and her grandmother watched over her with untiring 
devotion, as if trying to atone for some past mistake, 
which no eye but her own could see. 

Demi, like a true Yankee, was of an inquiring turn, 
wanting to know everything, and often getting much 
disturbed, because he could not get satisfactory an- 
swers to his perpetual " What for? " 

He also possessed a philosophic bent, to the great 
delight of his grandfather, who used to hold Socratic 
conversations with him, in which the precocious 
pupil occasionally posed his teacher to the un- 
disguised satisfaction of the women folk. 

"What makes my legs go, Dranpa?" asked the 
young philosopher, surveying those active portions of 
his frame with a meditative air, while resting after a 
go-to-bed frolic one night. 

" It's your little mind, Demi," replied the sage, 
stroking the yellow head respectfully. 

"What is a little mine?" 

" It is something which makes your body move, as 
the spring made the wheels go in my watch "when I 
showed it to you." 

" Open me ; I want to see it go wound." 

" I can't do that any more than you could open the 



watch. God winds you up, and you go till He stops 

"Does I?" and Demi's brown eyes grew big and 
bright as he took in the new thought. " Is I wounded 
up like the watch?" 

" Yes ; but I can't show you how ; for it is done 
when we don't see." 

Demi felt of his back, as if expecting to find it like 
that of the watch, and then gravely remarked, — 

" I dess Dod does it when I's asleep." 

A careful explanation followed, to which he lis-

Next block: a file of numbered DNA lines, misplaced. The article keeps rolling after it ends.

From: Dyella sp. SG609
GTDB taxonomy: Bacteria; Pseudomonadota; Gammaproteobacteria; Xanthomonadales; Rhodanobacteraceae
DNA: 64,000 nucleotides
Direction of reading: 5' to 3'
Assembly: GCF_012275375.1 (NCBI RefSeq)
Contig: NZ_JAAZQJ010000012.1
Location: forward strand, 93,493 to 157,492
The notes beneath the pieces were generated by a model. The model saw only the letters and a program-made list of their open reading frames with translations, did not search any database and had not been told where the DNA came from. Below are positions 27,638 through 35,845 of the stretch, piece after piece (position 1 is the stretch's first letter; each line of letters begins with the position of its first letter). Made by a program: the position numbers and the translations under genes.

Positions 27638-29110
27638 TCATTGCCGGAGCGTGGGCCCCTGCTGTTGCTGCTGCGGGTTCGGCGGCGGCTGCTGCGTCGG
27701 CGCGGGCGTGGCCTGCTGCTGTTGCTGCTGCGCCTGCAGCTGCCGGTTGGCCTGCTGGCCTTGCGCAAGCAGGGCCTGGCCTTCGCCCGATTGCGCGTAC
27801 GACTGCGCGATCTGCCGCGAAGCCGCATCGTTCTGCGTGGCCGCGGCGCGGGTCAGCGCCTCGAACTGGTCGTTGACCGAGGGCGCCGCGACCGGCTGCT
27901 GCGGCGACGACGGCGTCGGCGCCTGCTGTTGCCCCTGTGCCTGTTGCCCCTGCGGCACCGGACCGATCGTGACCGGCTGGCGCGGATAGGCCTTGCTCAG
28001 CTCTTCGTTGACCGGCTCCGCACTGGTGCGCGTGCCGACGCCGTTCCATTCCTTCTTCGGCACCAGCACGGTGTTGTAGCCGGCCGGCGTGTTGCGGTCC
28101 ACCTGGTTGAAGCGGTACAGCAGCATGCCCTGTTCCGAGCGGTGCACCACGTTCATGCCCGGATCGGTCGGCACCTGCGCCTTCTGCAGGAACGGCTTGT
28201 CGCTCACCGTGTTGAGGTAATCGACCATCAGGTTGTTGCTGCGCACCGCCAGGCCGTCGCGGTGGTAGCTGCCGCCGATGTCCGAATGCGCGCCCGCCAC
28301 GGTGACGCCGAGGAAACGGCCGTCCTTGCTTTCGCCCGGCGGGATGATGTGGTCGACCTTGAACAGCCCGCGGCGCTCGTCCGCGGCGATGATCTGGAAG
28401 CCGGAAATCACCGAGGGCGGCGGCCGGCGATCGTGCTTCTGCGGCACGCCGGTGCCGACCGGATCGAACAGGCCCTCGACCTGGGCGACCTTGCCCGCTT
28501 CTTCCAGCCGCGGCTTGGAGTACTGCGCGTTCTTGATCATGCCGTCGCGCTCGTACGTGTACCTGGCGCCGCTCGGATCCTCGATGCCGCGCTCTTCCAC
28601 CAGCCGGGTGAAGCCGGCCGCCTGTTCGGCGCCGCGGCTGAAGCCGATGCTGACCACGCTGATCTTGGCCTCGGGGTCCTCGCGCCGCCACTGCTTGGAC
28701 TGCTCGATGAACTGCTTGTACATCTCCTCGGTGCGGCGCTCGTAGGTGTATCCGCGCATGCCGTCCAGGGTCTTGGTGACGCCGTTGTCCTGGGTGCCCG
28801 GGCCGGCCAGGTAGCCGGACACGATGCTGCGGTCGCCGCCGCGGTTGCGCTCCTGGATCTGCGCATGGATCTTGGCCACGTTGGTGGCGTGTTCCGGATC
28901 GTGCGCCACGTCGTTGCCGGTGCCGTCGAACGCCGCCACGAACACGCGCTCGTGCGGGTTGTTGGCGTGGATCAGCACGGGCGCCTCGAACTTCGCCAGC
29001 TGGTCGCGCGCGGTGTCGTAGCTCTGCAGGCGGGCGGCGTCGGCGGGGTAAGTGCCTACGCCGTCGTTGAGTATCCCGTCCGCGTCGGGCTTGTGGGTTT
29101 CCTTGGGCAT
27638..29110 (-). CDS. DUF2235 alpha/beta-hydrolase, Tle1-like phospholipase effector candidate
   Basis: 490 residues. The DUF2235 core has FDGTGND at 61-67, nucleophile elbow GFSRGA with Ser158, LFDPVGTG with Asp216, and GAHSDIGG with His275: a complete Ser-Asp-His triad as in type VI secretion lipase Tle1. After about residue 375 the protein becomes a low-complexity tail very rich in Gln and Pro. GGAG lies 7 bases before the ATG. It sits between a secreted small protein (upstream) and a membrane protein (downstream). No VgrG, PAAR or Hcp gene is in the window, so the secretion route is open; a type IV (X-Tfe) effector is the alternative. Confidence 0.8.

tened so attentively that his anxious grandmother 
said, — 

" My dear, do you think it wise to talk about such 
things to that baby? He's getting great bumps over 
his eyes, and learning to ask the most unanswerable 

"If he is old enough to ask the questions he is old 
enough to receive true answers. I am not putting the 
thoughts into his head, but helping him unfold those 
already there. These children are wiser than we are, 
and I have no doubt the boy understands every word 
I have said to him. Now, Demi, tell me where you 
keep your mind ? " 

If the boy had replied like Alcibiades, " By the 
gods, Socrates, I cannot tell," his grandfather would 
not have been surprised ; but when, after standing a 
moment on one leg, like a meditative young stork, he 
answered, in a tone of calm conviction, " In my little 
belly," the old gentleman* could only join in grandma's 
laugh, and dismiss the class in metaphysics. 

There might have been cause for maternal anxiety,